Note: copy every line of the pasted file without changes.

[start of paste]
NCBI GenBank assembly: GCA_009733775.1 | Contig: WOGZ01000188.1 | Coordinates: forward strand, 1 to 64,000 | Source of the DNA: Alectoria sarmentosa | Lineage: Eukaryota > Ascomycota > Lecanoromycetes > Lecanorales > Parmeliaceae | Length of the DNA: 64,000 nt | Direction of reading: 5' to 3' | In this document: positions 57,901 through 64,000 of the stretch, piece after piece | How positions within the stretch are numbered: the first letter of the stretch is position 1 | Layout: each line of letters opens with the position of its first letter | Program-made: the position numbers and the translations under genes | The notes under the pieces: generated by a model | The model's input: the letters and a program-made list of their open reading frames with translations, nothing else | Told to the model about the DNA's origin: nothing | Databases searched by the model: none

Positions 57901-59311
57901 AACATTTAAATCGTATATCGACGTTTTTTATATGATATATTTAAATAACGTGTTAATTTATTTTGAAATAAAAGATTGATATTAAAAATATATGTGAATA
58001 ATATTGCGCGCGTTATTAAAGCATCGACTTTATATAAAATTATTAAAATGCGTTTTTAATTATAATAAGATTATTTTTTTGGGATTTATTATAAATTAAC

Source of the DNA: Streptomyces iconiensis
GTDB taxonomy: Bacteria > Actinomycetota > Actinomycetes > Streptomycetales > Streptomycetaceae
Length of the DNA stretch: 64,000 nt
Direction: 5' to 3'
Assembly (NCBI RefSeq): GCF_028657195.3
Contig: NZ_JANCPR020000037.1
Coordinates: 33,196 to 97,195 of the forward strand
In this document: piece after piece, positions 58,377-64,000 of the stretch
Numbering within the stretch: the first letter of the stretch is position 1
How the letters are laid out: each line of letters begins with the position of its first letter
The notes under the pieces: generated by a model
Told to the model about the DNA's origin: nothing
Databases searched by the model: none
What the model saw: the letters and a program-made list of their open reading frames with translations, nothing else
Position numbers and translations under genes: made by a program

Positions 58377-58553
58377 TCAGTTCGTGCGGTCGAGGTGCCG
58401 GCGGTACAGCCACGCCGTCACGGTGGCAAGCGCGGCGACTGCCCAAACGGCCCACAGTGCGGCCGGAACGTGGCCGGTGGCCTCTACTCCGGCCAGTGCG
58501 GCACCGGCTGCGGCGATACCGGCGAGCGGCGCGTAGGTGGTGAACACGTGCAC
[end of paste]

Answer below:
NCBI GenBank assembly: GCA_009733775.1 | Contig: WOGZ01000188.1 | Coordinates: forward strand, 1 to 64,000 | Source of the DNA: Alectoria sarmentosa | Lineage: Eukaryota > Ascomycota > Lecanoromycetes > Lecanorales > Parmeliaceae | Length of the DNA: 64,000 nt | Direction of reading: 5' to 3' | In this document: positions 57,901 through 64,000 of the stretch, piece after piece | How positions within the stretch are numbered: the first letter of the stretch is position 1 | Layout: each line of letters opens with the position of its first letter | Program-made: the position numbers and the translations under genes | The notes under the pieces: generated by a model | The model's input: the letters and a program-made list of their open reading frames with translations, nothing else | Told to the model about the DNA's origin: nothing | Databases searched by the model: none

Positions 57901-59311
57901 AACATTTAAATCGTATATCGACGTTTTTTATATGATATATTTAAATAACGTGTTAATTTATTTTGAAATAAAAGATTGATATTAAAAATATATGTGAATA
58001 ATATTGCGCGCGTTATTAAAGCATCGACTTTATATAAAATTATTAAAATGCGTTTTTAATTATAATAAGATTATTTTTTTGGGATTTATTATAAATTAAC

Source of the DNA: Streptomyces iconiensis
GTDB taxonomy: Bacteria > Actinomycetota > Actinomycetes > Streptomycetales > Streptomycetaceae
Length of the DNA stretch: 64,000 nt
Direction: 5' to 3'
Assembly (NCBI RefSeq): GCF_028657195.3
Contig: NZ_JANCPR020000037.1
Coordinates: 33,196 to 97,195 of the forward strand
In this document: piece after piece, positions 58,377-64,000 of the stretch
Numbering within the stretch: the first letter of the stretch is position 1
How the letters are laid out: each line of letters begins with the position of its first letter
The notes under the pieces: generated by a model
Told to the model about the DNA's origin: nothing
Databases searched by the model: none
What the model saw: the letters and a program-made list of their open reading frames with translations, nothing else
Position numbers and translations under genes: made by a program

Positions 58377-58553
58377 TCAGTTCGTGCGGTCGAGGTGCCG
58401 GCGGTACAGCCACGCCGTCACGGTGGCAAGCGCGGCGACTGCCCAAACGGCCCACAGTGCGGCCGGAACGTGGCCGGTGGCCTCTACTCCGGCCAGTGCG
58501 GCACCGGCTGCGGCGATACCGGCGAGCGGCGCGTAGGTGGTGAACACGTGCAC